Spoilers in this paragraph. The meditations of the second week (the illumination of Christ and his call to participate in the Kingdom with meditations on the life of Christ) consisted of contemplation on the incarnation and nativity.
This week I noticed a pattern to the contemplation, which I am guessing will continue throughout the Exercises. On the fifth day, and sometimes on other days, the meditations direct the mind to focus on the sights, sounds, smells, and touch sensations as if one was truly in the time and place of the biblical stories that are being meditated upon (last week being hell and this week the nativity). Contemplation with the focus on our physical senses is not how I normally think of Christian meditation, but is not inconsistent with the Psalms, which often use physical senses to describe the spiritual. How sweet are your words to my taste, sweeter than honey to my mouth! Psalm 119:103.
|Dr. John Henrik Clarke imagining|
Richard Foster (1988) and Adele Calhoun (2005) describe meditation as “being in [God’s] presence” in order to “hear God’s voice and obey his word” (Foster 17). We detach “from the confusion around us in order to . . . attach to God” (Foster 21), and it involves the use of our imagination (Foster 25, Calhoun 172). Some Christians fear the use of the imagination because of humanity’s fallen state. The heart is deceitful above all things and beyond cure. Who can understand it? (Jeremiah 17:9). However, I believe even the imagination is to be renewed. I will do this to recapture the hearts [imagination] of the people of Israel, who have all deserted me for their idols (Ezekiel 14:5). Michael Card speaks on this in a video interview with Ed Stetzer (March 2011 The Informed Imagination interview with Michael Card). If we allow God to use our imagination to “make appropriate associations” (Calhoun 172), then I see that as a good thing.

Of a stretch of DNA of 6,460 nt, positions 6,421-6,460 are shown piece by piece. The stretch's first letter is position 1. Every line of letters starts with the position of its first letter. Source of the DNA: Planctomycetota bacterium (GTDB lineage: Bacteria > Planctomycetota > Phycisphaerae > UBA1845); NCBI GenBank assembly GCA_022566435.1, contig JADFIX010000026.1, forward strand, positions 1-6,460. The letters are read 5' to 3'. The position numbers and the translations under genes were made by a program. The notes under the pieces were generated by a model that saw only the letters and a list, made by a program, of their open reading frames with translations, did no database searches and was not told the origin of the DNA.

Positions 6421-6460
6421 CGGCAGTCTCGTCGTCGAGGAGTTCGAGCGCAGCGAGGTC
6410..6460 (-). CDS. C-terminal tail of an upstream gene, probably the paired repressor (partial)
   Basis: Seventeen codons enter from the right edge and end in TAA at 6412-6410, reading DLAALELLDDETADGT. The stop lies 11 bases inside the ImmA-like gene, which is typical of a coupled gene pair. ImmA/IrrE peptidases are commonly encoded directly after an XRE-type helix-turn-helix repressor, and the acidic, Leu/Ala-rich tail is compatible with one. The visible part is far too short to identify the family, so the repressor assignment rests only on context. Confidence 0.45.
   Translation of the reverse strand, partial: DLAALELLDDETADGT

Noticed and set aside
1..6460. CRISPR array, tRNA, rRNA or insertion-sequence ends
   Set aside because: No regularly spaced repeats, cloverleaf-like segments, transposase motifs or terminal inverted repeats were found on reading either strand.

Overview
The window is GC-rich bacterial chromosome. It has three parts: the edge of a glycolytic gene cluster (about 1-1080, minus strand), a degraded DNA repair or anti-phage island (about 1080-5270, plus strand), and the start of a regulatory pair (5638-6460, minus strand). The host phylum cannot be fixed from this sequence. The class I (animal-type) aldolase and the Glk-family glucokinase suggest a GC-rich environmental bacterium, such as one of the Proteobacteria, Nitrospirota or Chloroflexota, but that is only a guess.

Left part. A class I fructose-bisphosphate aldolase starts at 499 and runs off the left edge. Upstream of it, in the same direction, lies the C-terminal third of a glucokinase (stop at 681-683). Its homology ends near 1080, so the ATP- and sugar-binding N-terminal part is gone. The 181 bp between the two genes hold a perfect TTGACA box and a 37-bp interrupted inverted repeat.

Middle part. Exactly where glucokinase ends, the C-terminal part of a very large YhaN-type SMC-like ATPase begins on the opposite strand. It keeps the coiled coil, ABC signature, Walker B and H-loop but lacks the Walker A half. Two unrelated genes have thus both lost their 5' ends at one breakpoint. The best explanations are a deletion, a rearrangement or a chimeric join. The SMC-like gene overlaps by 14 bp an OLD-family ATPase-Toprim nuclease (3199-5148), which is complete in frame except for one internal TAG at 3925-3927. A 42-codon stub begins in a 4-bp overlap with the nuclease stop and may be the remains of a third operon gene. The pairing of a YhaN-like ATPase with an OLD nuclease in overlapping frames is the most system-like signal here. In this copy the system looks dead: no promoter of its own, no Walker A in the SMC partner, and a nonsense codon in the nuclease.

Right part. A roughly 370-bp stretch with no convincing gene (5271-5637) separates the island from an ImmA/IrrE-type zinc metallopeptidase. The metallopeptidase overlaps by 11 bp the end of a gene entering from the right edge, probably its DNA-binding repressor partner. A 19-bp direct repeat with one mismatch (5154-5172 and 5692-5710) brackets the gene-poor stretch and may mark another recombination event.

As for the actual contemplation for the week, Ignatius puts the exercitant in an unexpected position. I have put myself in the minds of Joseph and Mary before, while trying to write dialogue for Christmas plays and services. However, Ignatius instructed to meditate as if I were a servant to Joseph and Mary during the nativity. At first I found that odd, as we have no biblical record of a servant waiting on the couple in the stable, but, as I went along with it, Mark 10:45 came to mind. For even the Son of Man did not come to be served, but to serve, and to give his life as a ransom for many. So I was wrong. There was a Servant present, one who calls me also to serve.
Calhoun, Adele Ahlberg. (2005). Spiritual disciplines handbook: Practices that transform us. Downer’s Grove: InterVarsity Press.
Foster, Richard. (1988). Celebration of discipline: The path to spiritual growth. Revised and expanded ed. New York: HarperCollins.
This is a continuing series as I go through The Spiritual Exercises of Saint Ignatius.
- My Spiritual Exercises
- The Spiritual Exercises: The Pre-work Warm-up
- The Spiritual Exercises: Week 1
- The Spiritual Exercises: Week 2 part 1
- The Spiritual Exercises: Week 2 part 2
- The Spiritual Exercises: Week 3
- The Spiritual Exercises: Week 4
- The Spiritual Exercises: Supplemental Matter
- 8 Attributes in Effective Spiritual Formation: Lessons Learned from Saint Ignatius
©2012 Paul Tillman